Doctrine of Judicial Percident

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The doctrain of Judicial Peredent is that, to make common law fair judges in their rulings should follow past decisions made by other judges in similar cases. This is based on the saying ” stand what has been decided and do not unsettle the established”. Judicial percedent is known as “the tool of common law”. But judges in their ruling should follow Hierarchy of English court system and the materiality of the cases.

The cases may be binding or persuasive. That means in rulling all cases may not be followed by judges. Judges should consider three matters.

1.  Ratio Deciendi

2. Obiter dicta

3.. Material

Ratio Deciendi means the principle on which the case established. It’s capable of forming the binding precedent. That means this sort of cases should follow during ruling by Judges.

Obiter dicta are not the subject of the judicial decision. They are persuasive rather than binding. The arguments and reasoning of dissenting opinion also constitute obiter dicta.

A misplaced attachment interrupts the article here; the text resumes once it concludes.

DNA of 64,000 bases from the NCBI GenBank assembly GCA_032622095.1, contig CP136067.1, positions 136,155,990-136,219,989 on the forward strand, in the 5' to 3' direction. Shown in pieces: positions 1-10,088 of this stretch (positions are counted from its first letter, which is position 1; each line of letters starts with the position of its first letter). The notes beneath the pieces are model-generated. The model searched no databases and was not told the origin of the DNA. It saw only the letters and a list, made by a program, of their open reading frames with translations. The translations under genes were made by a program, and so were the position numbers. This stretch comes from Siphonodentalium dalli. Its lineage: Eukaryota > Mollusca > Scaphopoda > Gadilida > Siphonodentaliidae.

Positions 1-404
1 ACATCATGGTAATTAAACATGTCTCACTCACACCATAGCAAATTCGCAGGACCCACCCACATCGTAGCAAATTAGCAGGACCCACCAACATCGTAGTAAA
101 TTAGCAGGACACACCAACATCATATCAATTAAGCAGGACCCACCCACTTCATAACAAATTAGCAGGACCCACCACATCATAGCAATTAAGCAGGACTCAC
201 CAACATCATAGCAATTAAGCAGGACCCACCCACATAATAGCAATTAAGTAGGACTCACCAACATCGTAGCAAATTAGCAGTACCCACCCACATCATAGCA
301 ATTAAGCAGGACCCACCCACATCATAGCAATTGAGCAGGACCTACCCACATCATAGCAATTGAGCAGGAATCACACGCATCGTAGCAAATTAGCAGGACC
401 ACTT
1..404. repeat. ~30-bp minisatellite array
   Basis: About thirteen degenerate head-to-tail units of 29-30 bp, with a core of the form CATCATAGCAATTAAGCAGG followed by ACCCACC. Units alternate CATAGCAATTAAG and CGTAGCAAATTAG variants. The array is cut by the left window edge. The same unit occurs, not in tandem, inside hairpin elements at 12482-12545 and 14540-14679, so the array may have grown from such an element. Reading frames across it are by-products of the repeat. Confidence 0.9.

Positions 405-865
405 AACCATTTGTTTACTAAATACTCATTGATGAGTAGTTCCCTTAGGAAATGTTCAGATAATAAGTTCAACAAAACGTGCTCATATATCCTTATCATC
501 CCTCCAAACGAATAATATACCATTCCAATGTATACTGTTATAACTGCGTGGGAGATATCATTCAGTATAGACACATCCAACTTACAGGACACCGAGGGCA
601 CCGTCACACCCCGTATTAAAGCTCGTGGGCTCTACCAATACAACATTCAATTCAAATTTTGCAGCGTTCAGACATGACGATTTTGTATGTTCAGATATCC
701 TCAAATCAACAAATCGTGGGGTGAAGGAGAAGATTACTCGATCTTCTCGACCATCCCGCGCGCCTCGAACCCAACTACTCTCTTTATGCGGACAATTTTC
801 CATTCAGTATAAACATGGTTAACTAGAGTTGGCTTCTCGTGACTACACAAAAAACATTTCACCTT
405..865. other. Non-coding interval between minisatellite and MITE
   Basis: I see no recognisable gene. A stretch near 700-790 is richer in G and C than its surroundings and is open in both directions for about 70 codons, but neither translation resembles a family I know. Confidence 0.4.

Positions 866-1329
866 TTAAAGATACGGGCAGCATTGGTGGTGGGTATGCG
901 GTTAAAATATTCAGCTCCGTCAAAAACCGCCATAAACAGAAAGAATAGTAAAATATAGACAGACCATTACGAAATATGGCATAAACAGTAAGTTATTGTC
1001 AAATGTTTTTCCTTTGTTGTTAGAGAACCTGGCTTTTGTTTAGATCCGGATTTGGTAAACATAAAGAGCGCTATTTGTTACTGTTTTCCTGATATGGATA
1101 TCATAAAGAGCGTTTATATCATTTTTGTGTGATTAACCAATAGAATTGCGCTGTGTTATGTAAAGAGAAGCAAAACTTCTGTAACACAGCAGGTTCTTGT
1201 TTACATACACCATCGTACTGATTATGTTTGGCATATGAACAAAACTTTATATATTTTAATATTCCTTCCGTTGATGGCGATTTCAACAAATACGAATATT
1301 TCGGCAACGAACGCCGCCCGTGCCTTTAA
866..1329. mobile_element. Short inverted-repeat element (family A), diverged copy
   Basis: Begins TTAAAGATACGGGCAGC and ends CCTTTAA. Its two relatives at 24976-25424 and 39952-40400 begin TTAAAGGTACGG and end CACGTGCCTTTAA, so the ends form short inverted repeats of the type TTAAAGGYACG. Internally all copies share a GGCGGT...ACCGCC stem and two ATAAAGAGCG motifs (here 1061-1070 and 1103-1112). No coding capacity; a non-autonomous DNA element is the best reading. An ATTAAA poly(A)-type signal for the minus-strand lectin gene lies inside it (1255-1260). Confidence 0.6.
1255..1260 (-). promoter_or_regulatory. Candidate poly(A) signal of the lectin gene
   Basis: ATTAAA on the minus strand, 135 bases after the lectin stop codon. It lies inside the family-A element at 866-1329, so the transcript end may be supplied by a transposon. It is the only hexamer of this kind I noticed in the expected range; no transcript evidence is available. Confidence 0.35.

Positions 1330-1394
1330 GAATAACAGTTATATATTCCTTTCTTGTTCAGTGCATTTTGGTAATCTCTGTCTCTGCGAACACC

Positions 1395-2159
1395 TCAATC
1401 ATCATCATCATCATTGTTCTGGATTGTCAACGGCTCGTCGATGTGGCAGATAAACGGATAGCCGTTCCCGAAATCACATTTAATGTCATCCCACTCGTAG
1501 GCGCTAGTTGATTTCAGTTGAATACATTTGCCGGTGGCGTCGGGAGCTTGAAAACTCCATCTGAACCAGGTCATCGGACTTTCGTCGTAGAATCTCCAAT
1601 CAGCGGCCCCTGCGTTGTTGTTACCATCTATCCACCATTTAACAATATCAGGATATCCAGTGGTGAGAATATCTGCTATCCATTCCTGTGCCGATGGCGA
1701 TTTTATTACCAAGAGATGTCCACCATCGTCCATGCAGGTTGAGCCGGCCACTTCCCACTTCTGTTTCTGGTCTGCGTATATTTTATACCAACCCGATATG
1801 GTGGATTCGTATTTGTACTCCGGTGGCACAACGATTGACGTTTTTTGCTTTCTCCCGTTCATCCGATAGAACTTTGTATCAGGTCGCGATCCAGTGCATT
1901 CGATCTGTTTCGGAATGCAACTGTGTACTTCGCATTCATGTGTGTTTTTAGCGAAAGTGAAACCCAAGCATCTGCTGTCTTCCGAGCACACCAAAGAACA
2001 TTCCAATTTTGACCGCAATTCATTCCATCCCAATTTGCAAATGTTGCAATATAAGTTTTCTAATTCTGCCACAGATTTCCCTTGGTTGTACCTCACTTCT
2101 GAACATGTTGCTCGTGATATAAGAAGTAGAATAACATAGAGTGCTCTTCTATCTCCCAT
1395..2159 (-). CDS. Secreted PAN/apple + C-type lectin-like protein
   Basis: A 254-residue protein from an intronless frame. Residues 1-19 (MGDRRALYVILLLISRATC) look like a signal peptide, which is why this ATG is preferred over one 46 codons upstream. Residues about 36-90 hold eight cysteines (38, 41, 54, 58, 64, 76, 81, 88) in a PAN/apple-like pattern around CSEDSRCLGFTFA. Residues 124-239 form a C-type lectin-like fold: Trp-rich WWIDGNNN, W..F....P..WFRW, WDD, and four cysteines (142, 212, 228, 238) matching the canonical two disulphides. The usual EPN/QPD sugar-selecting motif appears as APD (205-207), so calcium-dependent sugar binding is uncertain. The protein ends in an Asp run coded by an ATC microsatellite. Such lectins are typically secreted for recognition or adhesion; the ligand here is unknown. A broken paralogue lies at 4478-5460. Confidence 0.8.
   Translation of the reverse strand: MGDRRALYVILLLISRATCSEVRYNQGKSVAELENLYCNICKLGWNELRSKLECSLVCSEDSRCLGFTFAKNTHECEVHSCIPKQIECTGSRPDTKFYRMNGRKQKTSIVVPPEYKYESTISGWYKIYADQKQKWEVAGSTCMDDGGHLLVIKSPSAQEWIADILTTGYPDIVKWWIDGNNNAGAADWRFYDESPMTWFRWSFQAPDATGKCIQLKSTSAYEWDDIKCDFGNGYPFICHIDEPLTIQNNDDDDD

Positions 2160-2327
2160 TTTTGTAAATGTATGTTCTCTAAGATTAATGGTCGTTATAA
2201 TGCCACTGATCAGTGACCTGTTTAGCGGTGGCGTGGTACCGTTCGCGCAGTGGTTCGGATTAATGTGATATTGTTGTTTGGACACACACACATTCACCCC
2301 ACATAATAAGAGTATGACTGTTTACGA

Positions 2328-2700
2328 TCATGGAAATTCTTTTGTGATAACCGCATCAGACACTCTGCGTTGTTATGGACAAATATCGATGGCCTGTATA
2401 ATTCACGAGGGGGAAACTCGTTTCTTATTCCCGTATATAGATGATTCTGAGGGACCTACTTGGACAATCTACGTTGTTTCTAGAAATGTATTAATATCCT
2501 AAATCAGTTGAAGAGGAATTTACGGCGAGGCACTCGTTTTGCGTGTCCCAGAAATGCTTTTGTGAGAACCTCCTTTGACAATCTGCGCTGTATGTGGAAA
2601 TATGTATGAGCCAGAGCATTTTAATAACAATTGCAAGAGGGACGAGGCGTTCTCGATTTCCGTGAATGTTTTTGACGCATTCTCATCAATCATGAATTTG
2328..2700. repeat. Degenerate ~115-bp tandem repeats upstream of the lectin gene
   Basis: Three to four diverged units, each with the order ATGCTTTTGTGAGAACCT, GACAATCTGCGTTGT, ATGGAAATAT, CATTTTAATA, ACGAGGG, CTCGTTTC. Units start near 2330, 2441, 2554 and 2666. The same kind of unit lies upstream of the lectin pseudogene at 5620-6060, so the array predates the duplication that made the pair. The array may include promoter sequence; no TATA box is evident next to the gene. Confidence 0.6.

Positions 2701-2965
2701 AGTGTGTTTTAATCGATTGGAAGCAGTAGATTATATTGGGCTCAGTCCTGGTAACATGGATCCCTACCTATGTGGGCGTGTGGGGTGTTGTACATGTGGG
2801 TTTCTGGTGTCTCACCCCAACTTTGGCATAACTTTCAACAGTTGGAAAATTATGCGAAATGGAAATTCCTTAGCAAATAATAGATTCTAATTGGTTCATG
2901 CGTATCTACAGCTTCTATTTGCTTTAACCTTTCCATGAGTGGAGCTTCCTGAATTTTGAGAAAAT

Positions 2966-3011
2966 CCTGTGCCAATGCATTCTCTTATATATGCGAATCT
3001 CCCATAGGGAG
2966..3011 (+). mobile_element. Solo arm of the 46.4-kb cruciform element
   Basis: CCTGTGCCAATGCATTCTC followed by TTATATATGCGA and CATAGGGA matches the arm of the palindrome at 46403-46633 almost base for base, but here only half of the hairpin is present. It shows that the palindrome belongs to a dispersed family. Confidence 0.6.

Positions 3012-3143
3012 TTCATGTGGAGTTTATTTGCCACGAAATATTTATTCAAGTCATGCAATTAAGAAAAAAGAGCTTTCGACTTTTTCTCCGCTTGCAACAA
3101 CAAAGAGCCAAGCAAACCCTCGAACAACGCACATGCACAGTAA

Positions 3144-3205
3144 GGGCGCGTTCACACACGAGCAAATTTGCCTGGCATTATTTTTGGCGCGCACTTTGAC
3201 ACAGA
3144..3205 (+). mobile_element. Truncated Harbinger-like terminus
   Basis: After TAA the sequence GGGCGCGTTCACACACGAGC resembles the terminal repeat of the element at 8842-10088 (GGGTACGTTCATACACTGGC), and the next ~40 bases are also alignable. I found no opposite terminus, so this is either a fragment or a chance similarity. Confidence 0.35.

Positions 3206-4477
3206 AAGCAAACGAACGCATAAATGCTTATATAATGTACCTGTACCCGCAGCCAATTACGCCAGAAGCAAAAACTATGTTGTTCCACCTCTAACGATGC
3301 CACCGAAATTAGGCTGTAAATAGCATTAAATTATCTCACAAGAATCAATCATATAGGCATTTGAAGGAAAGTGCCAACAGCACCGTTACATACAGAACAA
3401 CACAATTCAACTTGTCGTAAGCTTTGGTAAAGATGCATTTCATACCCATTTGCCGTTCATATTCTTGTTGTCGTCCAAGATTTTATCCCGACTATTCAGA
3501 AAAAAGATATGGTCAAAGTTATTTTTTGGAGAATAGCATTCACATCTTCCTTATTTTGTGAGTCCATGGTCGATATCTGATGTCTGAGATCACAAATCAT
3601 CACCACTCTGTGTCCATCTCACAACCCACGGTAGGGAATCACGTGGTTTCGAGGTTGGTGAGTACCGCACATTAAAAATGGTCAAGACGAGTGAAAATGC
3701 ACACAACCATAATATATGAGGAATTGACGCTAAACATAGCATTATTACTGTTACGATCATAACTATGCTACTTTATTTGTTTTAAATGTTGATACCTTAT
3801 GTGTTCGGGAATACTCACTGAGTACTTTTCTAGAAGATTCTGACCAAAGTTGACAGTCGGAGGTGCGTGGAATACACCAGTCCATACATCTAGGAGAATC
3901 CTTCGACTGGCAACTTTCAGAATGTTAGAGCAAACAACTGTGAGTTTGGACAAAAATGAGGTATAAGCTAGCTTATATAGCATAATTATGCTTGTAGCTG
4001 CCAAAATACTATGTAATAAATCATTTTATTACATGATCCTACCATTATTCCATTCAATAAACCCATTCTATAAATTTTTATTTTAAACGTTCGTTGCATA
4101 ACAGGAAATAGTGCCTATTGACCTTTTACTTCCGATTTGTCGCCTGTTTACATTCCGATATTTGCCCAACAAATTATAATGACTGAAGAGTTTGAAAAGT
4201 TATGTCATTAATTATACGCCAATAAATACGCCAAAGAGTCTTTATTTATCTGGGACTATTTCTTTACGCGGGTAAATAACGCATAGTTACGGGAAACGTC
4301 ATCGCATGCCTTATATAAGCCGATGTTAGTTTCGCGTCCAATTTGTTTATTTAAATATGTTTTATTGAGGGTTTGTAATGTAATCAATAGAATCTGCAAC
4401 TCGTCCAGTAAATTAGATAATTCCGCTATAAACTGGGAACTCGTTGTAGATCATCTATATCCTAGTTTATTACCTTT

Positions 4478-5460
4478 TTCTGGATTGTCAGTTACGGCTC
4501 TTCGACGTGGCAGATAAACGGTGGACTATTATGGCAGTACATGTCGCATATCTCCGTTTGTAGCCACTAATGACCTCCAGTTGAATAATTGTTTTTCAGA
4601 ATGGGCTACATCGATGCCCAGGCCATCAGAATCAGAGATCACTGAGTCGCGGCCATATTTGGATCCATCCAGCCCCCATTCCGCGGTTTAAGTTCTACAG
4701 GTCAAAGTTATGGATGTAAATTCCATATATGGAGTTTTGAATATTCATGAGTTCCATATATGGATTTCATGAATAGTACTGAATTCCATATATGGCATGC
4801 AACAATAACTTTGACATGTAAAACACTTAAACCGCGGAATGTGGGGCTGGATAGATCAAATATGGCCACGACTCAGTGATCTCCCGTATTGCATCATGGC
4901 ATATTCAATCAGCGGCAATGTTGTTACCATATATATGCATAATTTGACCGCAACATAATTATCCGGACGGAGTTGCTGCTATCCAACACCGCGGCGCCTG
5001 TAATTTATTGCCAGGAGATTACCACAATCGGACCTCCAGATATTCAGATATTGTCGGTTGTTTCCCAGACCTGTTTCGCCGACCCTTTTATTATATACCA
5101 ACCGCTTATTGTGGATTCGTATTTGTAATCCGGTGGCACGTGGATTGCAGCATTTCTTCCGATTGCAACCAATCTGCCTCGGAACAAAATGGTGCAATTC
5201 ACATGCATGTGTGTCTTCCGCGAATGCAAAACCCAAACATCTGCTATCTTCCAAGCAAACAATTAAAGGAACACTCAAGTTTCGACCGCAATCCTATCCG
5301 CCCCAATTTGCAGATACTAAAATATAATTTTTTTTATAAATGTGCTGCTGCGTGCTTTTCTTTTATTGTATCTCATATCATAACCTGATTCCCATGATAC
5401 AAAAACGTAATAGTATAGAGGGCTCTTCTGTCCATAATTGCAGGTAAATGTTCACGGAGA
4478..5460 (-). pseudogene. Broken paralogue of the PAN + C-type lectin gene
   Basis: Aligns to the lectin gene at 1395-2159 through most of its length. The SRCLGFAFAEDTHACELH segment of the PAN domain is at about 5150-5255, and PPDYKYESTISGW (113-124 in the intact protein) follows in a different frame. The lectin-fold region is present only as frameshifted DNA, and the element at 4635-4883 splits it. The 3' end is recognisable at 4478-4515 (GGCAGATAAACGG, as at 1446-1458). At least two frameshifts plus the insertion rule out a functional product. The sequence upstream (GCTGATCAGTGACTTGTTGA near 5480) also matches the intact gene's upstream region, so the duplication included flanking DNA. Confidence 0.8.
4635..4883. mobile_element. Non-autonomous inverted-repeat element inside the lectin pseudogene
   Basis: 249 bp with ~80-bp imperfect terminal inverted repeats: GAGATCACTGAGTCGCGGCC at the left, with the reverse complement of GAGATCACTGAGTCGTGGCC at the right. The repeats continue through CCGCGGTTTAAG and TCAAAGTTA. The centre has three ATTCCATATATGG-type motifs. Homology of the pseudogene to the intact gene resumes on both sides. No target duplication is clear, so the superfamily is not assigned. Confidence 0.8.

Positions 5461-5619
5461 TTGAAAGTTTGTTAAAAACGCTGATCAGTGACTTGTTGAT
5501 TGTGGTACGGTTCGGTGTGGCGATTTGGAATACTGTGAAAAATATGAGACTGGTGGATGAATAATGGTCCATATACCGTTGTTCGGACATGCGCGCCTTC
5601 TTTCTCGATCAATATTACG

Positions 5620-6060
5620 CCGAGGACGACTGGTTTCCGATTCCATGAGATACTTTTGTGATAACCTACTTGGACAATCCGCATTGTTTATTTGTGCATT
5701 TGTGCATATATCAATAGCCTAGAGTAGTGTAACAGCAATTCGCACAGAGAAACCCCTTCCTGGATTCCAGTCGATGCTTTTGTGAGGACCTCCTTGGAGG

Materiality means the jest of both cases should be same. Other wise judges can’t follow those rulings while he/she giving word on any cases.

Judges also should follow hierarchy of the English Court system.  The highest court in the hierarchy is House Of Lords then Court of Appeal then High court/Crown court then Country court then Magistrate court.

A judge from highest point of the hierarchy can’t consider any decision from lower court.

For following previous cases sometime its become rigid and inflexible. Because its may be possible that in previous jurisdiction judge may was wrong. To furnish this kind of problems there are another system in English Case law that is Equity.


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